So, for the best performance, opt for two modules for a dual-channel board or four for a quad-channel board. Those who can afford modules that have twice as many chips will benefit from both the extra capacity and a slight performance boost in certain applications. The recent re-introduction of 32GB desktop DIMMs means that you can even get 64GB from just two modules or GB from four, without worrying about whether your board supports pricier server memory.
You may need to update your BIOS first. We have reviewed several of these boards and noticed that most retail parts include Intel XMP. CAS 15 timings appear to be the quickest of currently-available parts. The market for enhanced-performance memory at this data rate is so small that the lowest latency we can find among current products is CAS The beauty of DDR is that it runs at a whole ratio, 11x Because it worked so well, memory at this data rate was widely available at CAS But then a rumor started floating around that DDR was the sweet spot for series Ryzen processors, and manufacturers quickly began programming these modules to DDR to meet the new demand.
Price ratio is based on the cheapest kit in each configuration. Limited availability. Topics Memory. See all comments It did take several hours of trial and error going through all the timings. Detailed look at my settings is in my forum signature. Great article!. But at the end of the article is a link to " Best Memory ".
But some of the options are no longer available or headed that way. Is it possible to update the recommended "best memory" list? Great article actually, a great series of articles pertaining to memory. I purchased a G. The process is long and can be tedious unless one has a mind-set filled with patience and the joy of discovery.
I learned a lot, and am grateful for your and AMD's timely articles on the matter. Thanks again! My mainboard asrock z97 Killer says it can use up to OC ddr3 memory, then i saw that the intel K processor works on maximum mhz.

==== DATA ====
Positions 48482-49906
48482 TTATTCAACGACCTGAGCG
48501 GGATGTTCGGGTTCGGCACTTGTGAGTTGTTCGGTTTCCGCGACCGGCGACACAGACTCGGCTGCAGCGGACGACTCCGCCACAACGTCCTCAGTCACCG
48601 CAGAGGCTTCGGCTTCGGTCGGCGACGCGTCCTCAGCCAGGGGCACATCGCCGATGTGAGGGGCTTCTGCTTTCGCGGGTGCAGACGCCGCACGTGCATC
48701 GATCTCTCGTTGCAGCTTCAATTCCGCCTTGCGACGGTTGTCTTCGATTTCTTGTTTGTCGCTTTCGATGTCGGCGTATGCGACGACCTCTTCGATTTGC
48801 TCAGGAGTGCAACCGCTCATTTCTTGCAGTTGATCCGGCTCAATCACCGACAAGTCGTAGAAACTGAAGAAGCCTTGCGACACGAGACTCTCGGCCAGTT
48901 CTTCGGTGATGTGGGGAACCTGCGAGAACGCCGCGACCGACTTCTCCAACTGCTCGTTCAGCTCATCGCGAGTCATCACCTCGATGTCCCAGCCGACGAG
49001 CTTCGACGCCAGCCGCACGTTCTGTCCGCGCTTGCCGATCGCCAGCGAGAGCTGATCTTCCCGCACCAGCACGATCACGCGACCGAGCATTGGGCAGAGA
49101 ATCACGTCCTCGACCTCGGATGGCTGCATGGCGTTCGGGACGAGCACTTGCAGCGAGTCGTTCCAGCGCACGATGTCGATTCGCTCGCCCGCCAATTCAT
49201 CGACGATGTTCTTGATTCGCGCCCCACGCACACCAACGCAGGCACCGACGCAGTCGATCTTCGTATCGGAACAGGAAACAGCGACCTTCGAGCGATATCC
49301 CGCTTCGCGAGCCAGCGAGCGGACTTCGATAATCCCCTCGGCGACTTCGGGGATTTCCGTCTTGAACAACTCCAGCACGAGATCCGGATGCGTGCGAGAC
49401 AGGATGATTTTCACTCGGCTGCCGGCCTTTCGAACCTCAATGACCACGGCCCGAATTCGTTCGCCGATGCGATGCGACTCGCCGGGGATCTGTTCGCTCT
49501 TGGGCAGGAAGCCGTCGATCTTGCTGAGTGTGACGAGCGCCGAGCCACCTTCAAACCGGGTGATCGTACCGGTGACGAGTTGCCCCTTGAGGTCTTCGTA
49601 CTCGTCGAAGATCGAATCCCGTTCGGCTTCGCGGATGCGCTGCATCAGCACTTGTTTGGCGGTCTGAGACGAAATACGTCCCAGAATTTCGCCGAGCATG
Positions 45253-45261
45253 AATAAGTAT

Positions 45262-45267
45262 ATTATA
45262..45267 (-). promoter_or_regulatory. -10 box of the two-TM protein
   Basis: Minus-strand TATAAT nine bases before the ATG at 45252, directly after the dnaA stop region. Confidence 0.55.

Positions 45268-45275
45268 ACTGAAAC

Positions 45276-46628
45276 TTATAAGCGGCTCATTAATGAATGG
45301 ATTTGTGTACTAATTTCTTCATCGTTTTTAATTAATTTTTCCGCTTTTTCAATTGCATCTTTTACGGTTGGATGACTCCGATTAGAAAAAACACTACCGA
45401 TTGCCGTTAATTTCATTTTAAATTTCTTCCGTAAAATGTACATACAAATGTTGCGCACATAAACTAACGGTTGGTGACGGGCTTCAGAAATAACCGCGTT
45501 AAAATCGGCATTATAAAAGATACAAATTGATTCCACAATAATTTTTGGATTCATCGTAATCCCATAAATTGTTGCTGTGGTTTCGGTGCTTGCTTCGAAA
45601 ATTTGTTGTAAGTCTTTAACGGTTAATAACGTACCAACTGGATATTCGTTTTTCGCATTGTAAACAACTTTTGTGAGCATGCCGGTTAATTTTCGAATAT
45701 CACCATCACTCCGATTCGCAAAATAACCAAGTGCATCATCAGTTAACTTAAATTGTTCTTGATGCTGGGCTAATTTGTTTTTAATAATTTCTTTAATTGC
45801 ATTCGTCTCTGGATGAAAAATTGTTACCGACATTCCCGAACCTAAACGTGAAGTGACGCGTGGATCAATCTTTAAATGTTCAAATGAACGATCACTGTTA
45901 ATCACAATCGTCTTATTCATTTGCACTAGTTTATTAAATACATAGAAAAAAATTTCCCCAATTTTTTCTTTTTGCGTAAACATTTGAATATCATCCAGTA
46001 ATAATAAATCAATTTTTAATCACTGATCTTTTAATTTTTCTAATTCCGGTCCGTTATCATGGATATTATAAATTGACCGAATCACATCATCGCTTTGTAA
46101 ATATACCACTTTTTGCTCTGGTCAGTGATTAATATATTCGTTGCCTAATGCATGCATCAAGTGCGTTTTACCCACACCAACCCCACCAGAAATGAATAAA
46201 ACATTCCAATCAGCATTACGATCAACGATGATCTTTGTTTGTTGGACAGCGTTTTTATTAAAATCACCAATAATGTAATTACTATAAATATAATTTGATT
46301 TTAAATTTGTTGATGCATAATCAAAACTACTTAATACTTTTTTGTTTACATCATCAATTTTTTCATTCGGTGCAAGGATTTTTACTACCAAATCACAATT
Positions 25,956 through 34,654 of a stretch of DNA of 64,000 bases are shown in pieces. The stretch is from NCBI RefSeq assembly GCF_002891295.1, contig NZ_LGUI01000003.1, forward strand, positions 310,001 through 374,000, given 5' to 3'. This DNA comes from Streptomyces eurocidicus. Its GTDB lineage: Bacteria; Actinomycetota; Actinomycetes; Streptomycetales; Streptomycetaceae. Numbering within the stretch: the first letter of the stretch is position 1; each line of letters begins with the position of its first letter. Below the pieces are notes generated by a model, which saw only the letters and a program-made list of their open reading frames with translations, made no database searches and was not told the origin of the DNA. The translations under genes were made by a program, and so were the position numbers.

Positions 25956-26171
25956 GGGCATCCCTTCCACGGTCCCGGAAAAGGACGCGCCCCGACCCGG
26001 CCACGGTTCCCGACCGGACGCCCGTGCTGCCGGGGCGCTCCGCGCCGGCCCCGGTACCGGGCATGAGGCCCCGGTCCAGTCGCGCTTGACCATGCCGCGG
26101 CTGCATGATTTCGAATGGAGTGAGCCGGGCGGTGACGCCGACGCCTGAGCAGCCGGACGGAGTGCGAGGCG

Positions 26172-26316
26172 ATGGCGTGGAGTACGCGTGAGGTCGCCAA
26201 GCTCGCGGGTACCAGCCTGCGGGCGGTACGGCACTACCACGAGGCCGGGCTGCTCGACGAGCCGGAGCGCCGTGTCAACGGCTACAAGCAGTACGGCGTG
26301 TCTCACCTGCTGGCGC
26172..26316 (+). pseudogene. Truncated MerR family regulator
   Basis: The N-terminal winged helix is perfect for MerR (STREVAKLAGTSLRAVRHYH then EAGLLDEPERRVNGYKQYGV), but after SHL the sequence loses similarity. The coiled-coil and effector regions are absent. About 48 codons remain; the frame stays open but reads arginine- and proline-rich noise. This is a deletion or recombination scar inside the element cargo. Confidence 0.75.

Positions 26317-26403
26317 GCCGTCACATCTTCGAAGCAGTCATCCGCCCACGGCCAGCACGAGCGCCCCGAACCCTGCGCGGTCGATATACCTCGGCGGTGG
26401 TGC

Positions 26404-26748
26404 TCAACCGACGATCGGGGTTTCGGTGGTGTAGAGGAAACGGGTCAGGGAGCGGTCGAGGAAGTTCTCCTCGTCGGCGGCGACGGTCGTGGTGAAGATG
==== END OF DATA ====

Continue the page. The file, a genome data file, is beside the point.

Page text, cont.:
Is that all i can get from ddram? Anton, let me react to your post from Saturday note 5 here. I can't believe that kit rated at won't run at Something else must went wrong in cooperation with your Ryzen5 , maybe a combination of motherboard and Ryzen itself newest BIOS installed? Similar thing, spending couple of days, happens quite often to my friends who are trying to find the holy grail, the maximum speed their memory can run at.
They spend dozens of hours testing, changing and re-testing their configurations They lurk for the last 4 fps difference in games, which is honestly meaningless - in real life, it doesn't matter if you have fps or fps. It doesn't matter if your render finishes in 29 minutes 43 seconds or 29 minutes 11 seconds. While we learn a lot by trying things like this, never forget - there's the real life out there. I'm confused; can someone clarify? Based on my understanding of the relationship between ranks and channels to performance and stability, the ideal would be one dual rank DIMM per channel or, if necessary, two single rank DIMMs.
But is the article suggesting 4 and 8 rank DIMMs for quad channels? I'm guessing the latter but wanted to confirm. Thanks a ton for the speedy clarification! It's taken me a lot of cross-eyed reading for my focus-challenged brain to get this far in understanding RAM.
I'm working on a new build and I may have dived a bit too deep in trying to understand stuff on a more technical level. Works with most Z and Z motherboards.